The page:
5 Actions For Successful Relationships

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5 Actions For Successful Relationships
Loving relationships are the result of choices – they don’t just happen.

Couples that have a very good relationship are not just lucky. Successful, loving relationships do not just happen. The couples that have loving relationships are taking specific actions that people in unsuccessful relationships are not taking.

Action 1 - Kindness to self and other

Think for a moment about how you go through your day. Are you focused on what you don’t like in yourself or your partner? Do you spend much of your thinking time judging yourself or your partner? Or, do you make the spiritual attribute of kindness to yourself and others, including your partner, your highest priority?

People in successful relationships treat themselves and their partner with kindness – kind words, kind actions, kind looks, kind listening, and kind thoughts. It is far more important to them to be kind than to try to control their partner with anger, judgment, criticism, irritation, blame, resistance or withdrawal.

Action 2 - Personal Responsibility for feelings

People in loving relationships do not make their partner responsible for their feelings. When they feel angry, hurt, anxious, depressed, resentful, irritated, guilty, or shamed, they look within at their own thoughts and behavior that may be causing their painful feelings. They do not see themselves as victims of their partner’s choices. Rather, they learn how to manage their own feelings without dumping their upset on their partner. When they can’t manage their own feelings, they get the help they need rather than dump anger, blame, anxiety or depression onto their partner.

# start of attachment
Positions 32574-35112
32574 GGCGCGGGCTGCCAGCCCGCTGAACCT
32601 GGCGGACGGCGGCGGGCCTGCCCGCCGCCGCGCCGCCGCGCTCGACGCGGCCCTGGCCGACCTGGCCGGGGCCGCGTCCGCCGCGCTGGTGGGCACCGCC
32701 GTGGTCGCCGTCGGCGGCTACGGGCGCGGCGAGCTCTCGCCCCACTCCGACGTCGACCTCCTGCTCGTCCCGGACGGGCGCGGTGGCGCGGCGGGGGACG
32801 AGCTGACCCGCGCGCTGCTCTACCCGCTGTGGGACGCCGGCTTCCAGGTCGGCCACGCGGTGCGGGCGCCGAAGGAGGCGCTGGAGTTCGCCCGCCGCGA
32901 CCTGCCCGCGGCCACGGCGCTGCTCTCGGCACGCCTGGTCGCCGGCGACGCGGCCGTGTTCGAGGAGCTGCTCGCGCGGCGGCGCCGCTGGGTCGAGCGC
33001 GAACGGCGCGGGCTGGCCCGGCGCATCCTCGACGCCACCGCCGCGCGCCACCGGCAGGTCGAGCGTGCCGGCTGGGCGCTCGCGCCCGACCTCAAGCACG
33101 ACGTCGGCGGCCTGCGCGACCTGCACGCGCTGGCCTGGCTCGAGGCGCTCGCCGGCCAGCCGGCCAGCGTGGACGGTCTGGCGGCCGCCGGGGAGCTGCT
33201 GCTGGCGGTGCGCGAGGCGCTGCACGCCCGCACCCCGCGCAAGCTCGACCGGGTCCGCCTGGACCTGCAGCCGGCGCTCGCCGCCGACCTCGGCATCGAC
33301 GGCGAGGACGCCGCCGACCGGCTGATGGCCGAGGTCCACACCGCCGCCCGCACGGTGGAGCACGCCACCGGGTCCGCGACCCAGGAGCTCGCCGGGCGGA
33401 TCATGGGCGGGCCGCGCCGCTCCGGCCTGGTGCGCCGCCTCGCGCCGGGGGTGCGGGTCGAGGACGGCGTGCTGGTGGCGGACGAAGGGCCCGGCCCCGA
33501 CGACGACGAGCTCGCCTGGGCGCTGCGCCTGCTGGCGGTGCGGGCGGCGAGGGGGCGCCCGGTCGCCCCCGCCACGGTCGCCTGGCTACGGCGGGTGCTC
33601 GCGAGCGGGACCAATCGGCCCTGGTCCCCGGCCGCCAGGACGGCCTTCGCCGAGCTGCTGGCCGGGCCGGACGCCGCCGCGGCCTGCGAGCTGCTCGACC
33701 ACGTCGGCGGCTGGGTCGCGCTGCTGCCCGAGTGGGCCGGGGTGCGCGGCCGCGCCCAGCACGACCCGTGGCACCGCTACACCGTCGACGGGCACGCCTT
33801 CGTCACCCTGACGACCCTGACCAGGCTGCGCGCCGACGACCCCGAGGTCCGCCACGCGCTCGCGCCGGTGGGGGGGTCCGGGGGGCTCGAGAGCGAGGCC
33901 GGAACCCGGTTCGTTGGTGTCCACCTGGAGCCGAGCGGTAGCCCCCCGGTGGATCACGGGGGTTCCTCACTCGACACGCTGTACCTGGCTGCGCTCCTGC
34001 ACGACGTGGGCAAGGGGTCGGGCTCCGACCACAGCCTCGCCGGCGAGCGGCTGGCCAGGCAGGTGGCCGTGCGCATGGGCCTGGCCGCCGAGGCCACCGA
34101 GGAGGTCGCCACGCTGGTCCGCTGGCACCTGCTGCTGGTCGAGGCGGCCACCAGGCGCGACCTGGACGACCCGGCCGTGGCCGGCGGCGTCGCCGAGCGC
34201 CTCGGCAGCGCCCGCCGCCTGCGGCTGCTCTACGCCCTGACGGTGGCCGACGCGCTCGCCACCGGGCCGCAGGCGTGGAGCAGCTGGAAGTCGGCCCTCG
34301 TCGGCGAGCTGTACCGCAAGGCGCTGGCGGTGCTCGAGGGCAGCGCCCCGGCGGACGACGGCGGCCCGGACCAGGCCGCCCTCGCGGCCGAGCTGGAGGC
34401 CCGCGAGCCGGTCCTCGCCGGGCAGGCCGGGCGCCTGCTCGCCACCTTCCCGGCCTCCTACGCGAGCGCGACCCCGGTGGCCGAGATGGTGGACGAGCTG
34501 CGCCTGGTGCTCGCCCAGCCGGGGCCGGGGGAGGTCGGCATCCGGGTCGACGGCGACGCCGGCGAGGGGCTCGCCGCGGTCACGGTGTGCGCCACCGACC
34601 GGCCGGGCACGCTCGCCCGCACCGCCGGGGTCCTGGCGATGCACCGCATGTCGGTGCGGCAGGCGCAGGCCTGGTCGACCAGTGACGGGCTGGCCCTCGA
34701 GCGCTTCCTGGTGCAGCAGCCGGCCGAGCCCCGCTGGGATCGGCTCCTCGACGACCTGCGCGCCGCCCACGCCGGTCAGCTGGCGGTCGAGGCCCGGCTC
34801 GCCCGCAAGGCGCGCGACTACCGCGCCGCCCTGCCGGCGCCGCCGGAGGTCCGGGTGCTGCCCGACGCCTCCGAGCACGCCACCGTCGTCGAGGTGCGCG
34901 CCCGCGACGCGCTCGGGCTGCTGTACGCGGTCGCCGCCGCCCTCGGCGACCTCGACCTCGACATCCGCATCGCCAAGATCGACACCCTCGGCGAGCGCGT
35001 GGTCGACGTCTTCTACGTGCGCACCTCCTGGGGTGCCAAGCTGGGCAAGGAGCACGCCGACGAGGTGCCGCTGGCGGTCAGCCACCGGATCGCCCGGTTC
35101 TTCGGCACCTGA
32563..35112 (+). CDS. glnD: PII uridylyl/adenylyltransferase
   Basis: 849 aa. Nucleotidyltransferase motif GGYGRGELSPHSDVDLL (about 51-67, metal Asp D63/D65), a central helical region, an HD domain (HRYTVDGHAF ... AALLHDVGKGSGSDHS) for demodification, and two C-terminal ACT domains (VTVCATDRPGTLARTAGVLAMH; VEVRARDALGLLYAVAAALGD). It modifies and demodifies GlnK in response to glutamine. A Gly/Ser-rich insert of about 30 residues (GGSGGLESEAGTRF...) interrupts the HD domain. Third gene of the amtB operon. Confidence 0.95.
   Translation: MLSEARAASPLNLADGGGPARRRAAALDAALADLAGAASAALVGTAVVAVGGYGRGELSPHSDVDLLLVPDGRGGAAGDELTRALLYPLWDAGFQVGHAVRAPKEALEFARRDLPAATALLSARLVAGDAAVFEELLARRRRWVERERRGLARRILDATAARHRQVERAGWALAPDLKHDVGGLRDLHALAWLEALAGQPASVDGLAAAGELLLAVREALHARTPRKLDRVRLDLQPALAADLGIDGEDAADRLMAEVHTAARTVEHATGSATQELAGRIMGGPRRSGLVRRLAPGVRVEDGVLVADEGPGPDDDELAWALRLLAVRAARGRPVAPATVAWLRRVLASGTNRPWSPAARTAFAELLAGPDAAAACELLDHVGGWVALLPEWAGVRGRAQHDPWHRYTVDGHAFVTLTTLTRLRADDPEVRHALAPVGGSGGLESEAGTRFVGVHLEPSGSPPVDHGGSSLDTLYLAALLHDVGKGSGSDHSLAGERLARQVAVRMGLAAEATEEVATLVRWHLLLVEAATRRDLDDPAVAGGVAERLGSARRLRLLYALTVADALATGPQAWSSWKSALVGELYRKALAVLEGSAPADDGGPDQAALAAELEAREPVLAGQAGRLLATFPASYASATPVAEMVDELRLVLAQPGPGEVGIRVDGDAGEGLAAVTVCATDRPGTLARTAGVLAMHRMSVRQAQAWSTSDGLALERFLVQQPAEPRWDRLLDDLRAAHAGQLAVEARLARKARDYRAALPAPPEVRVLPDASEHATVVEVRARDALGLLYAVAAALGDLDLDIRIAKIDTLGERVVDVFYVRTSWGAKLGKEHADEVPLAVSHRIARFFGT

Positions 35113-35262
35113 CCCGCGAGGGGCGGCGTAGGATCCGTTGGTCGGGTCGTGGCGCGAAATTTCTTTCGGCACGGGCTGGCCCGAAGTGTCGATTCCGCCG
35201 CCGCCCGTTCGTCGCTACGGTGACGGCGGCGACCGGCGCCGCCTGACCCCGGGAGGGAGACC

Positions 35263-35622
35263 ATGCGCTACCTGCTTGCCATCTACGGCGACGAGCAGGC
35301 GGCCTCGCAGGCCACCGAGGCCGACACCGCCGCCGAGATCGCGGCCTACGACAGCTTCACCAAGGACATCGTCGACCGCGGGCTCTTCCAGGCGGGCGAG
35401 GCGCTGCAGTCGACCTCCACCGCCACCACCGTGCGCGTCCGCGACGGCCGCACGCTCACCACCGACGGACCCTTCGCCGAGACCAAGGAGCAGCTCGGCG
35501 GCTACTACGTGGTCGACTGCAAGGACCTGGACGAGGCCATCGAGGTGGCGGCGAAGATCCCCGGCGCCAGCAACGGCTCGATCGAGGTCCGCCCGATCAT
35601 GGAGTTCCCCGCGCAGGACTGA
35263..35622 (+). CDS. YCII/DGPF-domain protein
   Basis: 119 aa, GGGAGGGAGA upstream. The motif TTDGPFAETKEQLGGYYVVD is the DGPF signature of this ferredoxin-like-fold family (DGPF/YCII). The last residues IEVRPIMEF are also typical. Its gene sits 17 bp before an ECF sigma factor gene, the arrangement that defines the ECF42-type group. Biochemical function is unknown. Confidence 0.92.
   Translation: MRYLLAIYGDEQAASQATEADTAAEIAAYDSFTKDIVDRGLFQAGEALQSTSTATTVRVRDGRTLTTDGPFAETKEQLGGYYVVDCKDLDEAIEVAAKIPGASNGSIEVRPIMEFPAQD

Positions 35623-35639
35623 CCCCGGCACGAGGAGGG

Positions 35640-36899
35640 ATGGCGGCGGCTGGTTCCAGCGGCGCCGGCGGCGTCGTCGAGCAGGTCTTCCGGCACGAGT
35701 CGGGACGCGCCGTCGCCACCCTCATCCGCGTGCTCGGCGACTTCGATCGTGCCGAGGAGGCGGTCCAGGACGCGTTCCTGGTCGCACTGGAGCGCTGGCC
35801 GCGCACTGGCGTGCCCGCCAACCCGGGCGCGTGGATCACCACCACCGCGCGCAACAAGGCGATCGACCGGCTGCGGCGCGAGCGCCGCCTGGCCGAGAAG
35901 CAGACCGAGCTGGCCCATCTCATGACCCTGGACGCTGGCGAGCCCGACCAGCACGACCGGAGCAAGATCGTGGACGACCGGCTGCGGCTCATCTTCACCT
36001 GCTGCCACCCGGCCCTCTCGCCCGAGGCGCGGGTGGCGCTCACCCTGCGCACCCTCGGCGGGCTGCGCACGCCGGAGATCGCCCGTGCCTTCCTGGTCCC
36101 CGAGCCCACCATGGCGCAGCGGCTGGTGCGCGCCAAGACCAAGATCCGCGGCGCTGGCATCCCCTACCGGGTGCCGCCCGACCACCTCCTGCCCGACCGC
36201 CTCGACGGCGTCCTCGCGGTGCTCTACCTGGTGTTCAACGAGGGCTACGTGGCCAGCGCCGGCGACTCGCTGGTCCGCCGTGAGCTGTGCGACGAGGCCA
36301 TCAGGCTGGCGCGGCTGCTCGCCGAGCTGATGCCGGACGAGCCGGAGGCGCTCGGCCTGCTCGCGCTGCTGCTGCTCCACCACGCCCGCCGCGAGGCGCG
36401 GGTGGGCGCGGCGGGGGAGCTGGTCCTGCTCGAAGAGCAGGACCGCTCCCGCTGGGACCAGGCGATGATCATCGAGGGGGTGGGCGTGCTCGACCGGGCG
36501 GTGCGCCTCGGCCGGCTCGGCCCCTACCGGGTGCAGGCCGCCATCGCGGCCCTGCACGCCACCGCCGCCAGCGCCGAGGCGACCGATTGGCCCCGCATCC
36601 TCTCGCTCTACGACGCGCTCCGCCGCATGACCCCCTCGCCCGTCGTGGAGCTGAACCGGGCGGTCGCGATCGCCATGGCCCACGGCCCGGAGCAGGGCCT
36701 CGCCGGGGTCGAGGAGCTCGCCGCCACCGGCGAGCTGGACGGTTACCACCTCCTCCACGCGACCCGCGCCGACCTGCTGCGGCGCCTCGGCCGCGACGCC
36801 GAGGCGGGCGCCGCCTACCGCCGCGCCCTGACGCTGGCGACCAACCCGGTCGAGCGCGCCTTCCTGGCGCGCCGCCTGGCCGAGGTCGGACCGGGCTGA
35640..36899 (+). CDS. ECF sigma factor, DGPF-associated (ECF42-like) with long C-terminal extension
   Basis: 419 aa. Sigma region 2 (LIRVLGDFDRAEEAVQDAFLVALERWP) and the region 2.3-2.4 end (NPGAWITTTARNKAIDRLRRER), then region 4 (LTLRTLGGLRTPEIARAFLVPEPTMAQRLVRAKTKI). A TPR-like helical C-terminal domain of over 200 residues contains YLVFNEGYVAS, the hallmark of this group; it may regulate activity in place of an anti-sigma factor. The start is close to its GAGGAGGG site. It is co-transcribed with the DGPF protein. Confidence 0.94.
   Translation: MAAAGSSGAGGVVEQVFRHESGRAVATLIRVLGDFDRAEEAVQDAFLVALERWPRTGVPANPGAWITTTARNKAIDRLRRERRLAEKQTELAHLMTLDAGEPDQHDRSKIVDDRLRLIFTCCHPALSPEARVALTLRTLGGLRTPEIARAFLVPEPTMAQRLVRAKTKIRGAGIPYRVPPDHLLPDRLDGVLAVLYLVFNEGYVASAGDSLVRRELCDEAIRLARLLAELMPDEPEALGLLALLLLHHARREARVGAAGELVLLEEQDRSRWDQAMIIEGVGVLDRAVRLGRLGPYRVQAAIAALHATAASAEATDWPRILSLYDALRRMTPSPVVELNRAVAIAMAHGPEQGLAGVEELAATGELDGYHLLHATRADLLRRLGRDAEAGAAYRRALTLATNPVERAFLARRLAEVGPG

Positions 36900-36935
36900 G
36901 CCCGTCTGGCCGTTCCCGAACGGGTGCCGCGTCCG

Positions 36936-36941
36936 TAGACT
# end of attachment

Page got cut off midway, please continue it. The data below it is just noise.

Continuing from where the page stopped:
Action 3 - Organizational responsibility

People in successful relationships take responsibility for managing their time and space in ways that work for themselves and their partner. They make sure they have enough time with each other to talk, learn, resolve conflict, play and make love. The make sure they have time with children, time for chores, time for work and time for relaxation. They take care of their mutual living spaces in ways that respect their partner’s needs. If one partner tends to be neat and the other messy, they both strive to make their living environment pleasant for both of them rather than either of them complying, controlling, or resisting. Because their highest priority is kindness to themselves and each other, they are motivated to discover ways of living together that meets both of their needs.

Action 4 - Financial responsibility

Successful couples make sure that they not only earn enough to support themselves, but they learn how to manage their money in ways that do not create stress for themselves or their partner. They decide mutually if both of them will work or not. Partners in loving relationships do not unilaterally decide to stop working and live off the other person. Nor does either partner make unilateral financial decisions that have a negative effect on the other partner.

This article was originally published at . Reprinted with permission from the author.
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Dr. Margaret Paul

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Margaret Paul, Ph.D. is a best-selling author of 8 books, relationship expert, and co-creator of the powerful Inner Bonding® process - featured on Oprah, and recommended by actress Lindsay Wagner and singer Alanis Morissette. Are you are ready to heal your pain and discover your joy? Take our FREE Inner Bonding course, and click here for a FREE CD/DVD relationship offer. Visit our website at innerbonding.com for more articles and help, as well as our Facebook Page. Phone and Skype sessions available. Join the thousands we have already helped and visit us now!

Location: Pacific Palisades, CA
Credentials: PhD
Specialties: Anxiety Issues, Couples/Marital Issues, Depression
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